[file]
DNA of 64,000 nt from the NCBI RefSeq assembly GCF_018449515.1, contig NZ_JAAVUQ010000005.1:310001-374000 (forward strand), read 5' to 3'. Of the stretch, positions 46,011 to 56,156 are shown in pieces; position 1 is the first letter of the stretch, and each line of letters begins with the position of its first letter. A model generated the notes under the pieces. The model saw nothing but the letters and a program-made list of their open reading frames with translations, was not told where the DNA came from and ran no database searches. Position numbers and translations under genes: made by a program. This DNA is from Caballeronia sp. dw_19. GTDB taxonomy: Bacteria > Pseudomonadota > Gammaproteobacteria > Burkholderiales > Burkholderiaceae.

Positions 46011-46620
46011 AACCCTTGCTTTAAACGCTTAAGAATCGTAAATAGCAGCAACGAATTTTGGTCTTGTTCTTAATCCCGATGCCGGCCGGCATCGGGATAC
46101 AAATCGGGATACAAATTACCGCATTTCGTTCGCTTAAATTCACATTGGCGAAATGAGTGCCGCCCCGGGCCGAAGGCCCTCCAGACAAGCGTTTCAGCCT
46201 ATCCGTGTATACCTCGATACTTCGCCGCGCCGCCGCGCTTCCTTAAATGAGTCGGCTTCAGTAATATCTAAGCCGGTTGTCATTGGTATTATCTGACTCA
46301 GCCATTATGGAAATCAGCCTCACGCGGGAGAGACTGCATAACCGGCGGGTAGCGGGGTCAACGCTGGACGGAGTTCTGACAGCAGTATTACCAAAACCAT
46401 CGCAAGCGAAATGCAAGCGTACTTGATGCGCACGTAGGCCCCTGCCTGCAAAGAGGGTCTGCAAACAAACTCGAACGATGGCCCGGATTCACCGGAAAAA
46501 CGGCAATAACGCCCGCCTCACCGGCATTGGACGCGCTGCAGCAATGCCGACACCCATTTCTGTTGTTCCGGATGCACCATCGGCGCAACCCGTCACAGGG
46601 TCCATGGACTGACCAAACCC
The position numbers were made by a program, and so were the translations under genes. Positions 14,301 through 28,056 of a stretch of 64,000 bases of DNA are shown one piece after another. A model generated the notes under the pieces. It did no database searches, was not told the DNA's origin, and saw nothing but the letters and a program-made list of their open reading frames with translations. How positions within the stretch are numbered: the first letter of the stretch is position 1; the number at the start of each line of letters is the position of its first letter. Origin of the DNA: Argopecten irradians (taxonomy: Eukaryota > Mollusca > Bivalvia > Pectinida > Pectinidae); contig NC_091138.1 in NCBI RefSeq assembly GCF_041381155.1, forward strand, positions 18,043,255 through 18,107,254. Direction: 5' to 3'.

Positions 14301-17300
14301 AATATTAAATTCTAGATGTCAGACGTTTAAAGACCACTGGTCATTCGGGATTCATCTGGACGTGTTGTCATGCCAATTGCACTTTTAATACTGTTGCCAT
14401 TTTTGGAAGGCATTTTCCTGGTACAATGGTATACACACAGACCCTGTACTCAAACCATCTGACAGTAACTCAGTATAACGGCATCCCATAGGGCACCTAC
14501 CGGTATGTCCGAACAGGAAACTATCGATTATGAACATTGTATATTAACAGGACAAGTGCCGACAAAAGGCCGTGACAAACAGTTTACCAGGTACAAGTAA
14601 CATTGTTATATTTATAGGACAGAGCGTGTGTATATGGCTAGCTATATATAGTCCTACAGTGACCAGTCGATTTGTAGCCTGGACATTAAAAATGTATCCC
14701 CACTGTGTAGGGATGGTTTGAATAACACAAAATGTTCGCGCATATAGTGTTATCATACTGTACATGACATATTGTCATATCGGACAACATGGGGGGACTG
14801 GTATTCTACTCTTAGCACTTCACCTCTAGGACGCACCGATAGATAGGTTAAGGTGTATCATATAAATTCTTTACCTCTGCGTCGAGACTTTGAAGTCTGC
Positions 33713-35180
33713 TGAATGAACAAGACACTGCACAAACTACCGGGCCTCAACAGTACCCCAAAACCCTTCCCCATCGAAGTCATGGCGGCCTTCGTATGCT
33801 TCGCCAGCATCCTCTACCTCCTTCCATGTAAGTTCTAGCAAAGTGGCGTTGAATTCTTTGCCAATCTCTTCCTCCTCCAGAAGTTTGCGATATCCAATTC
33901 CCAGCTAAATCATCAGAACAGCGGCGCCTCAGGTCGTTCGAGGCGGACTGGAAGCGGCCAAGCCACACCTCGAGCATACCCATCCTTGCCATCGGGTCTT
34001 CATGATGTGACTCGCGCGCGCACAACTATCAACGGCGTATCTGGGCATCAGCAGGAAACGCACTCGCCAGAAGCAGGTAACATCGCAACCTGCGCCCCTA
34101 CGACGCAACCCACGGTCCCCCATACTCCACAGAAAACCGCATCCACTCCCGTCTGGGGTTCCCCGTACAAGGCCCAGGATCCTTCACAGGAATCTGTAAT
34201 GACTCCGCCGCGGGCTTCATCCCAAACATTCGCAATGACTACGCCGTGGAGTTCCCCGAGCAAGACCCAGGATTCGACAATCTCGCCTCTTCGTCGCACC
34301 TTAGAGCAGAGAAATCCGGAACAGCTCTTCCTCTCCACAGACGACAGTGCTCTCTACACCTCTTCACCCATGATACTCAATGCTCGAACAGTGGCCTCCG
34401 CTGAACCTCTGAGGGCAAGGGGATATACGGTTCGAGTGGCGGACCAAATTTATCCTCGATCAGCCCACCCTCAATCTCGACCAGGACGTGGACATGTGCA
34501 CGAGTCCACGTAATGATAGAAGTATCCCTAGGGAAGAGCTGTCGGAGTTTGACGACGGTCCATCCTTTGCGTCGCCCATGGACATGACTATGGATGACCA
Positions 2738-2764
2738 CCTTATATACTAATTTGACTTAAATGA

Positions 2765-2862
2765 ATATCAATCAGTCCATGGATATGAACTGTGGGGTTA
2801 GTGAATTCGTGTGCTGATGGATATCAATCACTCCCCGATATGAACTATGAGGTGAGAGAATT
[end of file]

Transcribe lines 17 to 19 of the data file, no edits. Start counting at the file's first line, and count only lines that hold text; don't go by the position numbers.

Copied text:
14801 GTATTCTACTCTTAGCACTTCACCTCTAGGACGCACCGATAGATAGGTTAAGGTGTATCATATAAATTCTTTACCTCTGCGTCGAGACTTTGAAGTCTGC
Positions 33713-35180
33713 TGAATGAACAAGACACTGCACAAACTACCGGGCCTCAACAGTACCCCAAAACCCTTCCCCATCGAAGTCATGGCGGCCTTCGTATGCT